# Crossing Structures Crossing structures are those constructed at intersections of: 1. Waterway-road (culvert or bridge). 2. Waterway-Waterway (syphon or.

## Presentation on theme: "Crossing Structures Crossing structures are those constructed at intersections of: 1. Waterway-road (culvert or bridge). 2. Waterway-Waterway (syphon or."— Presentation transcript:

Crossing Structures Crossing structures are those constructed at intersections of: 1. Waterway-road (culvert or bridge). 2. Waterway-Waterway (syphon or aqueduct). 3. Waterway ending at another waterway (tail escape).

Culvert or Bridge Road Waterway Syphon or Aqueduct Waterway Tail escape Waterway

Culvert

The culvert is a closed conduit (pipe or box section) constructed to carry the discharge of a waterway under a road. The selection of the type of the culvert is based on the discharge as follows: For Q ≤ 3.0 m3/sec use Pipe culvert. For Q ≤ 12.0 m3/sec use Box section.

≤ .15 m d ≥ .3 m D H S

Hydraulic Design The purpose of the hydraulic design is to select the culvert’s dimensions. The dimensions are selected based on: Velocity through culvert between 1.0 to 2.0 m/sec. Head losses is less then 15 cm. Entrance submergence is at least 30 cm.

The only equation available is the continuity equation:
Q = A . V Where Q is the discharge in m3/sec, A is the culvert’s cross section area in m2, and V is the water velocity through the culvert in m/sec. Since the discharge is known, the velocity must be assumed to determine the dimensions of the culvert. The velocity is usually assumed between 1.0 and 2.0 m/sec for practical reasons.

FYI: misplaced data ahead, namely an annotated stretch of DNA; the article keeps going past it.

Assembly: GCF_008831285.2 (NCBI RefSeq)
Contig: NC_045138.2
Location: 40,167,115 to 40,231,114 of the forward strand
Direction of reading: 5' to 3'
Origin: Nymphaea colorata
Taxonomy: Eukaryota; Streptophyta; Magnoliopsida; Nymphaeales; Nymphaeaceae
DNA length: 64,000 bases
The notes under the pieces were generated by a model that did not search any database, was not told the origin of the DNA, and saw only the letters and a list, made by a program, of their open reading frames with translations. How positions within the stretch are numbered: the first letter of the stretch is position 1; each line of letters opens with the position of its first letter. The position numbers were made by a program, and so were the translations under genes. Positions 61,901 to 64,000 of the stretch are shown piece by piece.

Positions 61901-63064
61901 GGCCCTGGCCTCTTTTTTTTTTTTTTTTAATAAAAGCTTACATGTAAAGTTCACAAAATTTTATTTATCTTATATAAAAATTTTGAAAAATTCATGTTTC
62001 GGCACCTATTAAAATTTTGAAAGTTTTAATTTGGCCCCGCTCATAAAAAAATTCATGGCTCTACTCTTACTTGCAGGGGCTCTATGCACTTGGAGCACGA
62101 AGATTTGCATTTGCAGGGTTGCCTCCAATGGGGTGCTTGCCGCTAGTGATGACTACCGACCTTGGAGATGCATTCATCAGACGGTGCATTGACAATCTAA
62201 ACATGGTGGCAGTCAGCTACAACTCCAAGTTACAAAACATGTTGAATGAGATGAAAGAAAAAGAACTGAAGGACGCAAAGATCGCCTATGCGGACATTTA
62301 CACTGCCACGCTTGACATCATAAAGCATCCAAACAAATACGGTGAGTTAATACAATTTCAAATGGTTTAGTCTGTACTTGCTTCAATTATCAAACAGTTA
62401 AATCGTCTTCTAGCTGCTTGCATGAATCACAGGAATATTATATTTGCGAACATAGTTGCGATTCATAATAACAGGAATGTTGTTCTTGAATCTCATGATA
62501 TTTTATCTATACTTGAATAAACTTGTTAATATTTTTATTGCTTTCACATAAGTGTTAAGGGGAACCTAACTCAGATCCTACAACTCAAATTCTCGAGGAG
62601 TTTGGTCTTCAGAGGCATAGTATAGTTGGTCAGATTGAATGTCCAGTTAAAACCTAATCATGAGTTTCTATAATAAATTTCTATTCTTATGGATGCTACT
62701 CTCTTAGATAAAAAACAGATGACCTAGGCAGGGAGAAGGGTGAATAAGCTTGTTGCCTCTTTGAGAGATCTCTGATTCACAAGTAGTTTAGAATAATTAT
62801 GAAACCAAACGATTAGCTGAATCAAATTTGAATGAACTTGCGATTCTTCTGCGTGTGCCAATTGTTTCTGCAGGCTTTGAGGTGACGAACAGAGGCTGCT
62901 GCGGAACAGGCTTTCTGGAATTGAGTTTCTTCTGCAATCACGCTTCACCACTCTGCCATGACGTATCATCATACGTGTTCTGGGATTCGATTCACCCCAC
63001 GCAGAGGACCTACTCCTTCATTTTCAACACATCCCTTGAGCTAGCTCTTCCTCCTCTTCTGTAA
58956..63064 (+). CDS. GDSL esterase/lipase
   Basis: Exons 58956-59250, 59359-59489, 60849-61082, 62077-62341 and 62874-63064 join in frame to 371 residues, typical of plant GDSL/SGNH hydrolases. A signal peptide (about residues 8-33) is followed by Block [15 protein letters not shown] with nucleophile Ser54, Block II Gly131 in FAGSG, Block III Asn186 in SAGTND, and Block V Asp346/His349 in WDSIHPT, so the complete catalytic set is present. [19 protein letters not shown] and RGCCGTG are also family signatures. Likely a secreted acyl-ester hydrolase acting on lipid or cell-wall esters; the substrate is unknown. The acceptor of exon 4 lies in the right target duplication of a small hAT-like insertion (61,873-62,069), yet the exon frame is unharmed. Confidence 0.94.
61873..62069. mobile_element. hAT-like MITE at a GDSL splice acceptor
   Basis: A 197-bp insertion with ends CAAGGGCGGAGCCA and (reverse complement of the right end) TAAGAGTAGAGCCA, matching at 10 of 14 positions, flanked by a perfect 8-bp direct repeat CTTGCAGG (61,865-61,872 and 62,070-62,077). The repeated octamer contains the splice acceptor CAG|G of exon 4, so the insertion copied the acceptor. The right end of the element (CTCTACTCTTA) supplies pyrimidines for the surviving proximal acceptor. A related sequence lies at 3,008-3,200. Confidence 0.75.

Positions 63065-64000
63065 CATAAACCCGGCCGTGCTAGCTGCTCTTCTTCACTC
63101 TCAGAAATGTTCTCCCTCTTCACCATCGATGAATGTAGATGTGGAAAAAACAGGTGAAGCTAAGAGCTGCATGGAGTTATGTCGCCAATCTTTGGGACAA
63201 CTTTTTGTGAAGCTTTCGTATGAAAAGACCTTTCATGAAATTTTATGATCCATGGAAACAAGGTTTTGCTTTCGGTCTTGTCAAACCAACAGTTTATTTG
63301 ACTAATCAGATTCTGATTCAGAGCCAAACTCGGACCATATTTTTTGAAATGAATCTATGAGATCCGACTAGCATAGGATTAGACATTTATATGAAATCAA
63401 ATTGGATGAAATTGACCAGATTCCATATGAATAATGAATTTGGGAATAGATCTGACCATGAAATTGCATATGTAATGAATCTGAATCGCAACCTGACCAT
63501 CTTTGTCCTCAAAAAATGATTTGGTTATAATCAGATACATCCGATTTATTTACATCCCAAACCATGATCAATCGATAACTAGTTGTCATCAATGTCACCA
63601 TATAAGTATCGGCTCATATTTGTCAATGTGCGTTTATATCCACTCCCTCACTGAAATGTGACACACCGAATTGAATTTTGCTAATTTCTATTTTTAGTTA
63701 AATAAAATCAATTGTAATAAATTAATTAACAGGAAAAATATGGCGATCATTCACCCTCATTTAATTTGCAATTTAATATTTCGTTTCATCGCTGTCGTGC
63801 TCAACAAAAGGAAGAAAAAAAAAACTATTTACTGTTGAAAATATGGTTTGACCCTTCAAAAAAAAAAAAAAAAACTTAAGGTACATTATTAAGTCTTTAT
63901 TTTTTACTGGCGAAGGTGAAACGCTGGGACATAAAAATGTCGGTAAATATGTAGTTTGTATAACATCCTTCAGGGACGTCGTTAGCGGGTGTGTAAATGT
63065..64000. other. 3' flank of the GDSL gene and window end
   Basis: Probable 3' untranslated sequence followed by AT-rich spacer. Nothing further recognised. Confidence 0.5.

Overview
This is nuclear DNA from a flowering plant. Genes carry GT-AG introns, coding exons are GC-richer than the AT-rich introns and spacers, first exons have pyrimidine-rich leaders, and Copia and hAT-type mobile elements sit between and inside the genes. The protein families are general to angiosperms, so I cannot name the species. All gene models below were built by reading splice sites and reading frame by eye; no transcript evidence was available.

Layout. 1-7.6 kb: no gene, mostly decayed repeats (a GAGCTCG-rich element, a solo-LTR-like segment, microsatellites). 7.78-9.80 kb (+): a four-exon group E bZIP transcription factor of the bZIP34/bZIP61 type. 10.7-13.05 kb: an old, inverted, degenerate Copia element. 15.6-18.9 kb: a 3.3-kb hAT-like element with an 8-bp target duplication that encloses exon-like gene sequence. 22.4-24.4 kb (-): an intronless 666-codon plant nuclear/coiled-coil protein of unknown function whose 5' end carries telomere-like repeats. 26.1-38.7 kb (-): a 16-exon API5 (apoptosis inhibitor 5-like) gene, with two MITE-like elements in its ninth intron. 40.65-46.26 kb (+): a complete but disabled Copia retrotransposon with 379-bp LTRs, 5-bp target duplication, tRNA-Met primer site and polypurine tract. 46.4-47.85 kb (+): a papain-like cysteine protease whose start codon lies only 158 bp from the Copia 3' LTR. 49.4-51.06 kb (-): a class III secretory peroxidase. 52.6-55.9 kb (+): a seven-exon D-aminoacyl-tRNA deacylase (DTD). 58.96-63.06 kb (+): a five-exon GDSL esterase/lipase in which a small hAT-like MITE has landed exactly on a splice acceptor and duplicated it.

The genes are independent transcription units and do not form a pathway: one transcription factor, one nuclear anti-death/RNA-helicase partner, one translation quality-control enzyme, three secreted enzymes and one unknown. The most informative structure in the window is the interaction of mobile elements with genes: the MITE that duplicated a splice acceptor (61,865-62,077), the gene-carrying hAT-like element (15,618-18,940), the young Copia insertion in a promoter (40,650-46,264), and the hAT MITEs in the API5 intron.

Once the dimensions are determined, then head losses must be checked
Once the dimensions are determined, then head losses must be checked. Head losses are calculated as follows, Where Hl is the head losses in m V is the velocity in m/sec g is the acceleration of gravity

Ce is the entrance coefficient of
loss (= 0.5 ) Cf is the friction coefficient Co is the outlet coefficient of losses ( = 1.0 ) Friction coefficient can be calculated as follows,

Where f is coefficient depends on the culvert material and dimension, L is the length of the culvert and m is the hydraulic radius. The coefficient a and b are constant and depends on the material of the conduit. For Steel: a = , b = For Concrete: a = , b=

Example 1: Design a culvert under a road. The discharge is 3 m3/sec and the water depth is 1.8 m. The culvert length is 20 m. Sol. Q = 3 m3/sec * use pipe culvert assume V=1.3 m/sec A = Q/V = 2.31 m2 A = ∏ D2/ * D = 1.7 m However, D ≤ 1.8 – … 1.5 m

Then use 2 pipes …one pipe A = 1.155 m2
D = 1.3 m …. V = 1.13 m/sec … OK Check of heading up m = D/4 = m f = Cf = 0.32 Hu = (1.13)2/(2*9.81) *( ) = 0.12 m … OK

Example 2: design a culvert under a road. The discharge is 5 m3/sec and the water depth is 2.2 m. The culvert length is 20 m. Sol. Q = 5 m3/sec … Use Box culvert Assume V = 1.3 m/sec A = Q/V = 3.85 m2 H = 2.2 – 0.3 = 1.9 m S = 3.85/1.9 = 2.0 m

S < 1.5 H … OK V = 5/(1.9*2) = 1.32 m/sec Check for Heading Up m = 2*1.9/(2+1.9)*2= 0.49 m f = Cf = 0.14 Hu = m … OK

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